Kenya, which saw its elephant populations plummet in the decade preceding the 1989 ban, claims that legalizing ivory trade anywhere in Africa will endanger elephants everywhere in Africa as poachers would attempt to launder their illegal ivory with legal stockpiles.
The demand for ivory is primarily from the Japanese hanko industry. Hankos are small seals. Traditionally, these hankos were also made from other material. Ivory hankos were introduced only in the last century.
Trade in the ivory from the tusks of dead mammoths has occurred for 300 years and continues to be legal. Mammoth ivory is used today to make handcrafted knives and similar implements.
A species of hard nut is gaining popularity as a replacement for ivory, although its size limits its usability. It is sometimes called vegetable ivory, or tagua, and is the seed endosperm of the ivory nut palm commonly found in coastal rainforests of Ecuador , Peru and Colombia.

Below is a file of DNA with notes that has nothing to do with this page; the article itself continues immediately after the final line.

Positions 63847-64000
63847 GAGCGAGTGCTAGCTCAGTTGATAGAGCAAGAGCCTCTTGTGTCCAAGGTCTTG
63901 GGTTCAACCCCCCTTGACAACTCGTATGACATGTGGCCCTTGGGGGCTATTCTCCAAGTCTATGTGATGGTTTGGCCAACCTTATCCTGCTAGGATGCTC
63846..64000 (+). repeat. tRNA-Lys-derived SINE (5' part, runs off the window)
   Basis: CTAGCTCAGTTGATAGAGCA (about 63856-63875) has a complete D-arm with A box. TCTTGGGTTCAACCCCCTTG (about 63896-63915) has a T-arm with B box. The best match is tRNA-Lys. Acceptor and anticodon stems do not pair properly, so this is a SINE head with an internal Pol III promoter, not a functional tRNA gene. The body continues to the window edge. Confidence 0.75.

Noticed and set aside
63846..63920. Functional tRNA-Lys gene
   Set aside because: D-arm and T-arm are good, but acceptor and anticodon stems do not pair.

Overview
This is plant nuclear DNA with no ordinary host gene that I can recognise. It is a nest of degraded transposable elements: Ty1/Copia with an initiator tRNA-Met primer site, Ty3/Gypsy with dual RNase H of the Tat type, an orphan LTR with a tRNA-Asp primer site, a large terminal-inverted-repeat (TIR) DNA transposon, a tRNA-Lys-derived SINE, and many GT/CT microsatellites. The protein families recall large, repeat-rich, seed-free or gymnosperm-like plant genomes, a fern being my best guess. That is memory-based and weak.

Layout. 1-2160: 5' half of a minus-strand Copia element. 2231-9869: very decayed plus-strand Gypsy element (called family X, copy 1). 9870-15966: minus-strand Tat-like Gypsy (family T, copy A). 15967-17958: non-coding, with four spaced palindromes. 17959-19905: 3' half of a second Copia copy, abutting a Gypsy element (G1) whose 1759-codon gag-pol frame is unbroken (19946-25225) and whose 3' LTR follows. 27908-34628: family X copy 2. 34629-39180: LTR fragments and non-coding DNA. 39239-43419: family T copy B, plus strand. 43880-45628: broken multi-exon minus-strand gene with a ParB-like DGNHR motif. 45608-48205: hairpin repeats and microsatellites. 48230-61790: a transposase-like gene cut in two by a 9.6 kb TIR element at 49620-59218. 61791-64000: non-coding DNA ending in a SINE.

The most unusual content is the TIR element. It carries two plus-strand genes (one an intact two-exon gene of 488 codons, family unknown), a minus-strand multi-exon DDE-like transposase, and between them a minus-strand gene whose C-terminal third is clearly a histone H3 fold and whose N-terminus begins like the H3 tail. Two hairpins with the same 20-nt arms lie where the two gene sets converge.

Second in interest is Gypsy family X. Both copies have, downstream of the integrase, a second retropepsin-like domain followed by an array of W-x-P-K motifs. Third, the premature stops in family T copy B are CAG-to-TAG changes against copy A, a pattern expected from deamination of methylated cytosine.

Types of ivory
- Elephant and mammoth ivory from the tusks of bull elephants and mammoths.
- Walrus ivory from the tusks of a bull walrus.
- Sperm Whale and Killer Whale ivory
- Narwhal ivory
- Hippopotamus ivory
- Warthog ivory
- Elk Ivory from the bugling teeth of bull elk.
So-called hornbill ivory, derived from a bird, is not true ivory but resembles it in some ways.
 See also
 External links
|Wikimedia Commons has media related to:|
ca:Vori da:Elfenben de:Elfenbein es:Marfil eo:Eburo fr:Ivoire hr:Bjelokost it:Avorio he:שנהב lt:Dramblio kaulas hu:Elefántcsont nl:Ivoor ja:象牙 no:Elfenben nrm:Iviéthe pl:Kość słoniowa pt:Marfim ru:Слоновая кость simple:Ivory sh:Slonovača fi:Norsunluu sv:Elfenben zh:象牙